Location: Livestock Nutrient Management ResearchTitle: Condensed and hydrolyzable tannins for reducing methane and nitrous oxide emissions in dairy manure – a laboratory incubation study
|Min, Byeng Ryel|
|Willis, William - Will|
|Castleberry, Bobbie - Lana|
|CASEY, KENNETH - Texas A&M Agrilife|
Submitted to: Animals
Publication Type: Peer Reviewed Journal
Publication Acceptance Date: 10/18/2022
Publication Date: 10/21/2022
Citation: Min, B., Willis, W.M., Castleberry, B., Casey, K., Waldrip, H., Parker, D.B. 2022. Condensed and hydrolyzable tannins for reducing methane and nitrous oxide emissions in dairy manure – a laboratory incubation study. Animals. 12(20). Article 2876. https://doi.org/10.3390/ani12202876.
Interpretive Summary: Agriculture contributes to the world-wide production of greenhouse gases (GHG), including methane (CH4) and nitrous oxide (N2O). Plant tannins have shown promise in reducing GHGs from various agricultural activities; however, data are lacking on the effects of plant tannins on CH4 and N2O emissions from dairy cattle manure. Therefore, scientists from USDA-ARS at Bushland, TX and Texas A & M AgriLife Research analyzed the effects of the addition of tannins to manure at two different dose levels (4, and 8%) on GHG emissions. Results indicated that one type of treatment (condensed tannins, CT) applied directly to the dairy cattle manure reduced CH4 emission by over 50% and cumulative N2O emissions by over 40%. Based on these ‘proof-of-the concept’ results from a 14 day lab-scale trial, CT appear to be a promising method to reduce GHG emissions from composted dairy cattle manure. Further research is needed to determine long term effects of CT treatment and the feasibility of scaled up CT application to dairy cattle manure at dry lots typical of the Southern High Plains.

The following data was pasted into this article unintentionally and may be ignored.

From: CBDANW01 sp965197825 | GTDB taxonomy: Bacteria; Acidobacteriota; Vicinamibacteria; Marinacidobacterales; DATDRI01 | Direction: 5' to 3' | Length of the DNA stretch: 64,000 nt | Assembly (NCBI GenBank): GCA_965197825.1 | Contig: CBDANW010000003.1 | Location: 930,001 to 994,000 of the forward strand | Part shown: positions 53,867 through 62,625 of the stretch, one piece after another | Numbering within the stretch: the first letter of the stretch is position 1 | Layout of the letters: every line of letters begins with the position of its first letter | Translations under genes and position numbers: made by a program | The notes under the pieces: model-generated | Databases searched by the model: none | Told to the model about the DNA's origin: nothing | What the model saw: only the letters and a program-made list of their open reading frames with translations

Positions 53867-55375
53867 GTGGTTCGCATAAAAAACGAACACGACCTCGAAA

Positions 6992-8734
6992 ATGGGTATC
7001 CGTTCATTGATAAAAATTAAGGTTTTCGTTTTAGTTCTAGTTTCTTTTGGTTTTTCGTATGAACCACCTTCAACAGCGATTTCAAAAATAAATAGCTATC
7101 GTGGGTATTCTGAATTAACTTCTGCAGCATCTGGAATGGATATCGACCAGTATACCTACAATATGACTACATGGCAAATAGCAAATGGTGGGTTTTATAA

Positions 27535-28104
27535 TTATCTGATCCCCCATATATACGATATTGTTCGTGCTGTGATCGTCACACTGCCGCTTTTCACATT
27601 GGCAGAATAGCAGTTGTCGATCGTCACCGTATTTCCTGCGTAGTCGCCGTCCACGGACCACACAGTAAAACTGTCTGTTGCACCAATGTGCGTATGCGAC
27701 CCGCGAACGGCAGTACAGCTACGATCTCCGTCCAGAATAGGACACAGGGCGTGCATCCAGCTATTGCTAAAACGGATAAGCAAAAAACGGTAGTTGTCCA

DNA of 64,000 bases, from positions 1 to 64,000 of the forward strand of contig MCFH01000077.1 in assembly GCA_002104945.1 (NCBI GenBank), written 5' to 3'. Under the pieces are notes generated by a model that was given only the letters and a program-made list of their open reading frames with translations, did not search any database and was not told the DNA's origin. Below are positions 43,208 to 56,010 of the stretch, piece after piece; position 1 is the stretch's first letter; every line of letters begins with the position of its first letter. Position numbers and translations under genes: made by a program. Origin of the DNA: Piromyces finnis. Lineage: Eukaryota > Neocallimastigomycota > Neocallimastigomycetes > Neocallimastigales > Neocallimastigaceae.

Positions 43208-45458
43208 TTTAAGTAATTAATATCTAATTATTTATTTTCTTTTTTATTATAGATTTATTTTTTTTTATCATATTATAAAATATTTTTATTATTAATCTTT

Technical Abstract: The objectives of this study were to (1) examine the effects of plant condensed (CT) and hydrolyzable tannin (HT) extracts on CH4 and N2O emissions; (2) identify the reactions responsible for manure-derived GHG emissions, and (3) examine accompanying microbial community changes in fresh dairy manure. Five treatments were applied in triplicate to the freshly collected dairy manure, including 4% CT, 8% CT, 4% HT, 8% HT (V/V), and control (no tannin addition). Fresh dairy manure was placed into 710 mL glass incubation chambers. In vitro composted dairy manure samples were collected at 0, 24, 48, and 336 h after the start of incubation. Fluxes of N2O and CH4 were measured for 5-min/h for 14 d at a constant ambient incubation temperature of 39 °C. The addition of quebracho CT significantly decreased the CH4 flux rates compared to the tannin-free controls (215.9 mg/m2/h), with peaks of 75.6 and 89.6 mg/m2/h for 4 and 8% CT inclusion rates, respectively. Furthermore, CT significantly reduced cumulative CH4 emission by 68.2 and 57.3% at 4 and 8% CT addition, respectively. The HT treatments failed to affect CH4 reduction. However, both CT and HT reduced (p < 0.001) cumulative and flux rates of N2O emissions. The decrease in CH4 flux with CT was associated with a reduction in the abundance of Bacteroidetes and Proteobacteria.